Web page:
Classics Corner: It’s a Wonderful Life

24 12 2014


Everyone, including people like me, has blind spots in their knowledge of classic films from the cinematic canon.  In the past few months, I have only just seen “Gone with the Wind,” “Lawrence of Arabia,” “The Birds,” and “Dead Poets Society.”

Now, I am someone who loves Christmas movies (if you have any doubt, I’ll direct you to my insanely detailed moviegoer’s challenge for “Elf”) and Frank Capra films like “Mr. Smith Goes to Washington” (though I am rather blasé about “It Happened One Night“).  So, you would expect that by now, I would have seen the holiday classic “It’s a Wonderful Life.”  If you assumed I had, you would be wrong.

To be clear, it is not for lack of effort.  Two years ago, some friends and I attempted to see a screening held at a local theater.  We deduced that since it was readily available for people to watch at home, the theater would not be crowded.  And we were wrong.  (A humorous aside: they spelled the movie wrong on their marquee. It was a “wonderderful” life, apparently…)

I have also pretty much absorbed the story through cultural osmosis.  Everyone knows the story of “It’s a Wonderful Life” to some extent, just like they know the shower scene in “Psycho.”  My primary exposure to the film came through – and this will date me tremendously – the 2002 TV movie “It’s a Very Merry Muppet Christmas.”

(Oh, and “Shrek Forever After” too, I suppose.)

But last night, Christmas Eve Eve, I decided it was time to end my ignorance.  Armed with a copy of the DVD acquired from the Houston Public Library, I would finally figure out why the movie is a mainstay of the Christmas season on television.

How to turn it into an interesting blog post, though?  I had the epiphany to essentially live blog my viewing experience and then add in a reflection at the close.  All times listed are from the 60th anniversary DVD (unsure if that changes anything but thought it might be worth noting).  So, without further ado, enjoy my thought process as I experience “It’s a Wonderful Life” for the very first time…

Read the rest of this entry »

Classics Corner: Mr. Smith Goes to Washington

6 11 2012

I wish I could have voted for Jefferson Smith today.

It’s rare that a movie rings as true today as when it was released and far less common for them to be even more relevant in the modern era, but “Mr. Smith Goes to Washington” does the unthinkable.  Granted, that’s less of a compliment to Frank Capra’s superb morality tale and more of a disgrace on a country more divided than it has been since the Civil War.  Though perhaps the problem is that a post-Watergate world refuses to see a Capra-esque worldview as anything other than naive fantasy.

If that’s true, then bury this country.  I rarely engage in idealism, but these classics of a bygone era inspire those sensibilities to come flowing out of me.  The times then might have been more innocent, and the world now might be far more hostile.  But there are still Jefferson Smiths among us.  There might even be one in us.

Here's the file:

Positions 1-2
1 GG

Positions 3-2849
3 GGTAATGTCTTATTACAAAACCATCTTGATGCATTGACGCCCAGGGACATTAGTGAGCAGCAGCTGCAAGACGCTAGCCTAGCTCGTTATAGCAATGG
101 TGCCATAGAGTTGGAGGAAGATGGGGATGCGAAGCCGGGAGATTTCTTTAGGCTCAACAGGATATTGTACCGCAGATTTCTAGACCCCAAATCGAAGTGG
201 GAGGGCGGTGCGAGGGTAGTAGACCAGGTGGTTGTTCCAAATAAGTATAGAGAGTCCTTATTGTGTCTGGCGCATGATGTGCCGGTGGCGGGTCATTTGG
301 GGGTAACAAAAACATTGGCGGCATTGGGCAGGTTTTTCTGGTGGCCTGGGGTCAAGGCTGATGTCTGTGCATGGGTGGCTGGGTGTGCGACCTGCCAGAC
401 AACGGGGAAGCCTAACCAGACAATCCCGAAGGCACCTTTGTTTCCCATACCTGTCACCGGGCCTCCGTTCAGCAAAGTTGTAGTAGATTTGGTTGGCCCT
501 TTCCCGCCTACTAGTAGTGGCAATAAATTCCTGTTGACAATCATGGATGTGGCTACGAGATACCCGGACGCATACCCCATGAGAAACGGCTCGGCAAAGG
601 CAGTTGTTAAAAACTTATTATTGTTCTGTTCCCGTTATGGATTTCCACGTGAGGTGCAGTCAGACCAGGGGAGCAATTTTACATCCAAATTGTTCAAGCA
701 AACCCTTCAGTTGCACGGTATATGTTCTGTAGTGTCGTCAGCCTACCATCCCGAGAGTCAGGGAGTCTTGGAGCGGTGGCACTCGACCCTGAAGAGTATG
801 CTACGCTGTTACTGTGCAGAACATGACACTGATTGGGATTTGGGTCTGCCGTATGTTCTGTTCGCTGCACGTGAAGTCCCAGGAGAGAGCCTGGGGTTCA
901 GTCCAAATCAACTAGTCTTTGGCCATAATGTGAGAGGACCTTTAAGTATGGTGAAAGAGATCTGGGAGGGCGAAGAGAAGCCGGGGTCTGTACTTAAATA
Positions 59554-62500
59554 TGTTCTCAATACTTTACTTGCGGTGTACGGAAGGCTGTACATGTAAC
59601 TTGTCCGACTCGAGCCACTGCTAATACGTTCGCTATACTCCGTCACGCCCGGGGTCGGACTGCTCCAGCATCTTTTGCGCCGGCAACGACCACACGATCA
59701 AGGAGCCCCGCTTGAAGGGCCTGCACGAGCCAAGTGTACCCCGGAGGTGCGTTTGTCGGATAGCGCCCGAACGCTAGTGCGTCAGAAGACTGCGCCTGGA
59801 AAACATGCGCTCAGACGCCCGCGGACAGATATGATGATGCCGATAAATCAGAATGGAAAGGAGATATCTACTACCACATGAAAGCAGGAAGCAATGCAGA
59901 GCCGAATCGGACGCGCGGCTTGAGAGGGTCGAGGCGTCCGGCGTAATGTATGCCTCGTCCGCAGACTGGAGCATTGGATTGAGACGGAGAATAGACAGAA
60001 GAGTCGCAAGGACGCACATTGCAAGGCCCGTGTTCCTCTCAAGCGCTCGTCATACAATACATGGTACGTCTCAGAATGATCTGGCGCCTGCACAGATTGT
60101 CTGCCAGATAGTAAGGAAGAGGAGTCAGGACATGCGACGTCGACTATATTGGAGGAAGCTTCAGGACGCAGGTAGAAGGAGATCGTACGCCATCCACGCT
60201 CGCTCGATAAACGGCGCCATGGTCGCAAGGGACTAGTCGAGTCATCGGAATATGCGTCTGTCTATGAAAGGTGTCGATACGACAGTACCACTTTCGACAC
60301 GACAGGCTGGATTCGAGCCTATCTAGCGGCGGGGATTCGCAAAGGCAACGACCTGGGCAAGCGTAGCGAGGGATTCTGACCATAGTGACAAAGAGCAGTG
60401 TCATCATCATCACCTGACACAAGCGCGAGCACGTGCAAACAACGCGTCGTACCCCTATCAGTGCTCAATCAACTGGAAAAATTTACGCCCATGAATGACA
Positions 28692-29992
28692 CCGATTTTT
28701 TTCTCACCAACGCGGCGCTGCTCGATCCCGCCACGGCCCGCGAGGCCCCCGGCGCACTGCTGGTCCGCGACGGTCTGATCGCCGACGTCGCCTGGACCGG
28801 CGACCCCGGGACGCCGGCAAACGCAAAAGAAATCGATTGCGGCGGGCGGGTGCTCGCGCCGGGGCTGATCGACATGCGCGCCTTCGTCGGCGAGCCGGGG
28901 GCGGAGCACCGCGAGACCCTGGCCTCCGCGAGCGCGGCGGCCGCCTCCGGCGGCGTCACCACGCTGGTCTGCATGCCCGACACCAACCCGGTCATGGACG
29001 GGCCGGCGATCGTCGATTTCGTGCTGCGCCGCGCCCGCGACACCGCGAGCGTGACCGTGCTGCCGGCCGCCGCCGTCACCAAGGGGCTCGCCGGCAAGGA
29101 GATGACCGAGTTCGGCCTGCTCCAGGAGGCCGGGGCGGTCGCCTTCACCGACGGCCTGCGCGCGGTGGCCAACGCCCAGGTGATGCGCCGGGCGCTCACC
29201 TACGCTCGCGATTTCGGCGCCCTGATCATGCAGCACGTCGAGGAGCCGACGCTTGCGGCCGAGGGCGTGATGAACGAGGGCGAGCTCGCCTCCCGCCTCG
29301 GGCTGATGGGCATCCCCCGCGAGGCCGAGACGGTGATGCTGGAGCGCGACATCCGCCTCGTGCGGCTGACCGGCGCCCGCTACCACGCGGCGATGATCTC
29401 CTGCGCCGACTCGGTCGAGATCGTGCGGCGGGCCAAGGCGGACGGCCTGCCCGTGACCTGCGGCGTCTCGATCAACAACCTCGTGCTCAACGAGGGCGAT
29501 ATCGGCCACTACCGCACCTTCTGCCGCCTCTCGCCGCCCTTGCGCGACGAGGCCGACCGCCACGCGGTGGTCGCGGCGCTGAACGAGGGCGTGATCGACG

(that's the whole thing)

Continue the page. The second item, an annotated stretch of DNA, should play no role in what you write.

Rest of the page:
And obviously, there’s no one better than Jimmy Stewart to play the best of us, Jefferson Smith.  As a non-politician transported to Washington as a thinly-veiled ploy, he’s a symbol of the purity of the common man.  Yet set against the backdrop of a systemic culture of corruption, his high hopes are quickly squelched.  He’s a big proponent of building a camp for boys in his unidentified home state; however, when it collides with the entrenched interest of the other Senators planning to build a dam on that land, Smith finds himself in hot water.

We all like to think we would do what Jefferson Smith does.  He stands up for what he believes in even when it’s unpopular.  He fights for what he believes in even when it collides with the wills of more powerful men than he.  He is not swayed by fickle public opinion or the press.

Yet most politicians today switch their positions as soon as a poll suggest their voting bloc opposes their position.  They might not be the best of us or even the best for us – just the best choice we have.  On this election day, my hope is that the vision Capra had for an America where the average American’s purity can inspire real change in a sick society can become less of a hope and more of a reality.  Regardless of what party you support, we should all aspire to have a candidate who fights for his convictions with all his might like Mr. Smith.  And if you can’t vote for Mr. Smith, then be one.

Classics Corner: Jaws

14 08 2012

Everyone thinks they know “Jaws” if they have ever stopped foot in water, be it a swimming pool or an ocean. There is always that joker who starts to hum two notes that speak volumes for the generations that grew up after 1975, inducing a sense of dread. John Williams’ iconic theme for “Jaws” has become synonymous with the menace of a shark attack, and it is remarkable to see how a simple theme can still be so evocative over three decades later.

However, to characterize an entire film by something so small is vastly unfair to the filmmaking expertise that provided the canvas for Williams to compose a masterstroke. Jaws derives its terror from places other than its non-diegetic soundtrack, namely the expert direction of Steven Spielberg. Watching his film in the present day might seem like an exercise in futility given how banal the plot seems to have become, yet it actually still plays quite well.